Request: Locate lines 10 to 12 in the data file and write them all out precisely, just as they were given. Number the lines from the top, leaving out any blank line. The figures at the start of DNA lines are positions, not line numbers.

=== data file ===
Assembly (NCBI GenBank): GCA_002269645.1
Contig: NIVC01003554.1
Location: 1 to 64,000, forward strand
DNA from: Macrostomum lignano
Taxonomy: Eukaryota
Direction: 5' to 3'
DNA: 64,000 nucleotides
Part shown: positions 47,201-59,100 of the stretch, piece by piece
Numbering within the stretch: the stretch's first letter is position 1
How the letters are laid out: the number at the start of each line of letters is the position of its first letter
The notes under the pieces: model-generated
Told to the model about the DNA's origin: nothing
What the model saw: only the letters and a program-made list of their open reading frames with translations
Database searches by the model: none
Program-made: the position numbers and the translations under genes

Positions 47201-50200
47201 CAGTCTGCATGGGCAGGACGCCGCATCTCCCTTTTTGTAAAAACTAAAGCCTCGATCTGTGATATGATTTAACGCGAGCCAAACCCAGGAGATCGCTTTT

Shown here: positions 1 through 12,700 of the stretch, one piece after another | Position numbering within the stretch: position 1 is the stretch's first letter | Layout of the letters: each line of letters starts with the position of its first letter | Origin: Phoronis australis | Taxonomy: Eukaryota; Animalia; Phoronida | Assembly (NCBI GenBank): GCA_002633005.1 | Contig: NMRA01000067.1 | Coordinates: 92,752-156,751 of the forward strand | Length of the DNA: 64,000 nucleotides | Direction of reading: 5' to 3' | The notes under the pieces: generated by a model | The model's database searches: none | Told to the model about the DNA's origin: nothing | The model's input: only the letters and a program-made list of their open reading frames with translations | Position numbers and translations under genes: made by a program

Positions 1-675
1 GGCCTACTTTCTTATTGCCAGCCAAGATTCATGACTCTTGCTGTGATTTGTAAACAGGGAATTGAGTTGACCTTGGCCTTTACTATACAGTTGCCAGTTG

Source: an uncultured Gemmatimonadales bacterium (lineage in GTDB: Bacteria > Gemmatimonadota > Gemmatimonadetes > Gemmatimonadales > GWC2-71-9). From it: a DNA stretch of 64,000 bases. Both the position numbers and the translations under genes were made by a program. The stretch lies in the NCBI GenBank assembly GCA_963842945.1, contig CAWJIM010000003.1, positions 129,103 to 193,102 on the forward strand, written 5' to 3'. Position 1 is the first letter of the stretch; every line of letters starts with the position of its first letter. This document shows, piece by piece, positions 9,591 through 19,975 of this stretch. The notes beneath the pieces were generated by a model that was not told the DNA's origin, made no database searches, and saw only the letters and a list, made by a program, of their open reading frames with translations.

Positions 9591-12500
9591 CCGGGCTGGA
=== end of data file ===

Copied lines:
How the letters are laid out: the number at the start of each line of letters is the position of its first letter
The notes under the pieces: model-generated
Told to the model about the DNA's origin: nothing